- Musée du Louvre (free) A selection of masterpieces from the museum, photographs and commentary: ancient stelae, statues, papyri, everyday objects, furniture, western sculptures, European drawings and paintings by Giotto, Corot, Dürer, Caravaggio, Rubens, Watteau, and Goya…New exhibition spaces to explore, spanning the Middle Ages to the present day: discover different periods in history as you go from Louis XIV’s bedchamber to the Musée Charles X, from the Napoleon III Apartments to the transformations of the 19th and 20th centuries…
- Brooklyn Museum (free) The museum I visited so often as a girl is now in my pocket.
- Museum of London: Street Museum (free) Visit both old and new London by exploring hundreds of images from the Museum’s extensive collections combined with helpful factboxes. Among the everyday and momentous occasions in the city’s rich history: the Great Fire of 1666, the swinging sixties. Select a destination from our London map or use your GPS to locate an image near you. Hold your camera up to the present day street scene and see the same London location appears on your screen, offering you a window through time.
- Love Art-Natl Gallery London ($2.99) A beautiful collection of more than 250 works, with video, audio, zoomable high-resolution images, theme groupings and image galleries. . .Gotta love the philosophy–One of the greatest collections of Western European painting in the world. These pictures belong to everyone and are presented here for you to enjoy and keep with you at all times. Explore the brushstrokes and hear the stories behind masterpieces by Leonardo, Renoir, Botticelli, Rembrandt and Van Gogh, along with lesser known paintings and hidden gems. Listen to commentary and insight from famous artists, writers and experts who will take you on an unforgettable journey into art.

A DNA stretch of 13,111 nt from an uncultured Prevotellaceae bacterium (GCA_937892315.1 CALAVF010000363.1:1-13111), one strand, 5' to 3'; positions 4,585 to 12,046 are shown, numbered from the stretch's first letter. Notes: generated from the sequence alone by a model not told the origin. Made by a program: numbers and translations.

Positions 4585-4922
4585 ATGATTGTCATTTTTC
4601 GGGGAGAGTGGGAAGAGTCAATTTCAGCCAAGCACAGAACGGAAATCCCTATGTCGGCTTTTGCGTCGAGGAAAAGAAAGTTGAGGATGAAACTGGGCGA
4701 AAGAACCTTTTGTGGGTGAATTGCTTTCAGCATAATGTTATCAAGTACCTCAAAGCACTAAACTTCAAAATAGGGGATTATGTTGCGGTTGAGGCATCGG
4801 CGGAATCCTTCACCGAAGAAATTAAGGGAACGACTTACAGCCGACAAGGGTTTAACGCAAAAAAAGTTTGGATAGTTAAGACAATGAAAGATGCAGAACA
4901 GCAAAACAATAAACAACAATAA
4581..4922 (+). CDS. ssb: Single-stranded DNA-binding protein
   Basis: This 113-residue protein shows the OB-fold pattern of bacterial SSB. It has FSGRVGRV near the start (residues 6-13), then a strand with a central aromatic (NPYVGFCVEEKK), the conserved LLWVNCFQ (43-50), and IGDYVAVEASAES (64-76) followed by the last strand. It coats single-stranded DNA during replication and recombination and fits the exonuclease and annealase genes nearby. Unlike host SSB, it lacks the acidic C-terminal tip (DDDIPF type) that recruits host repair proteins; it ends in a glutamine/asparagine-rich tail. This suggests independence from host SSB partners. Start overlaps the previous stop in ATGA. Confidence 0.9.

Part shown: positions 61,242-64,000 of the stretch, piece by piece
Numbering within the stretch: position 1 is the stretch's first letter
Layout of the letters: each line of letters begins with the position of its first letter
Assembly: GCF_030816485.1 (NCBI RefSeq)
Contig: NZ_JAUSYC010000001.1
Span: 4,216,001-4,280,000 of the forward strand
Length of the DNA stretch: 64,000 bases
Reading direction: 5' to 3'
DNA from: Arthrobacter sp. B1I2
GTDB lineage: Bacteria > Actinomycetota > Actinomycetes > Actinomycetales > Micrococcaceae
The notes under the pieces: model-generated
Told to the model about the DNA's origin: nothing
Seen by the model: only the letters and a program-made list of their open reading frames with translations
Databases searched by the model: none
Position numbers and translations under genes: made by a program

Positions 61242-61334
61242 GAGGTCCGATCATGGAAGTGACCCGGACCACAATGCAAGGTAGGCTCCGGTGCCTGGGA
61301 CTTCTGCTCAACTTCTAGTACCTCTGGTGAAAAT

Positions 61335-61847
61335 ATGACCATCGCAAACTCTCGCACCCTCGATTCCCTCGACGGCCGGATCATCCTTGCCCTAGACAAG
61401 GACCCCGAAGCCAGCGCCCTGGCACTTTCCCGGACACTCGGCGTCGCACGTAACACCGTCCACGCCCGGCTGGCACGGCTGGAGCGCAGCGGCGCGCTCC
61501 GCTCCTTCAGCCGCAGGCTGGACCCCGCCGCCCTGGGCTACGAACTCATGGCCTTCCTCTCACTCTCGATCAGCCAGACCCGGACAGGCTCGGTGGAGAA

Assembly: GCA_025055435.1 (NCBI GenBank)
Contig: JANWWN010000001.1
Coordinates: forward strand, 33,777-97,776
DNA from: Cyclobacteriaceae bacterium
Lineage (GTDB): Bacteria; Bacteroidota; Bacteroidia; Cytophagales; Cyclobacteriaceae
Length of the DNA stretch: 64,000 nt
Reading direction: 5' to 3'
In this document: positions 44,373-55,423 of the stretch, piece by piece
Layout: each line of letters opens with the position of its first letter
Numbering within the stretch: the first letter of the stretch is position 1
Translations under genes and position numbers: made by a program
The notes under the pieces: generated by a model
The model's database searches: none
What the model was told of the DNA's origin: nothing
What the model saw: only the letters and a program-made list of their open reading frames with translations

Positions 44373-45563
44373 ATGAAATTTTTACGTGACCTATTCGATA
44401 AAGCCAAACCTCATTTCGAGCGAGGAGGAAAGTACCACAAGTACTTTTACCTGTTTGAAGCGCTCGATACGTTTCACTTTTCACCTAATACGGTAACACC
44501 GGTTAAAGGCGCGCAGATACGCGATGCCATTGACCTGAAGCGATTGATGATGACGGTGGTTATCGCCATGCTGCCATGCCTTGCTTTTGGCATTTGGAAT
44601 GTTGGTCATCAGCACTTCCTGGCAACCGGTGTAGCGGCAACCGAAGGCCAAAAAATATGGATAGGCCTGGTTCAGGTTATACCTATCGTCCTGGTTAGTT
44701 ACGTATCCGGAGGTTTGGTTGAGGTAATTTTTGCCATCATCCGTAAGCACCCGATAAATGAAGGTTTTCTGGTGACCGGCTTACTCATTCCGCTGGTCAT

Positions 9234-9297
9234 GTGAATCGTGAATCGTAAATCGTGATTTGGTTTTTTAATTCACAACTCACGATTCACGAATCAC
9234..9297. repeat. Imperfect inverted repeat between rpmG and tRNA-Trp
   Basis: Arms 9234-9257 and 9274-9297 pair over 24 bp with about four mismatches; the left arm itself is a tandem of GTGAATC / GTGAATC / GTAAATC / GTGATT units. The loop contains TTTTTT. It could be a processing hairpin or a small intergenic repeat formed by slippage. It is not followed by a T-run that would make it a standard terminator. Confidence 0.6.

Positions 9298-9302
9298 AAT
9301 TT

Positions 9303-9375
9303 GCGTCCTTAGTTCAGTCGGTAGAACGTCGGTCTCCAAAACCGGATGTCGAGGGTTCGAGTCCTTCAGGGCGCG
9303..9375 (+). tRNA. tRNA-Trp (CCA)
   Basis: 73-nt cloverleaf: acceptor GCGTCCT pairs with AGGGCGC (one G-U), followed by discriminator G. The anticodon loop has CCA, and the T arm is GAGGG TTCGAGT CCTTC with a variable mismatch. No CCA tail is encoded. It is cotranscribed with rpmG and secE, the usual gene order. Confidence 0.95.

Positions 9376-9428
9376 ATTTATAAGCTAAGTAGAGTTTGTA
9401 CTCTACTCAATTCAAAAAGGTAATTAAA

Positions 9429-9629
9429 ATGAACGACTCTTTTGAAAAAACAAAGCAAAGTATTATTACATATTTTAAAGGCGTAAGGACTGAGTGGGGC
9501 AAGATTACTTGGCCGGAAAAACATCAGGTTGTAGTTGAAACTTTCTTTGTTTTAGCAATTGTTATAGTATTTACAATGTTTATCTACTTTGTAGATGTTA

Cultural and historical tours are not all inside or rainy day experiences. Learners and travelers of all ages can explore with the growing number of walking or driving tours, including:
- Freedom Trail Walking Tour (free) Boston’s Freedom Trail covers 2.5 miles in 17 stops or 2 or 3 hours.
- Washington D.C. National Mall (East Mall) Walking Tour ($0.99) Covers the National Mall and major museum stops.
- Stratford-Upon-Avon Walking Tours and Map (free) Includes Tudor History (8 sights) and Shakespeare and the City (7 sights) walks.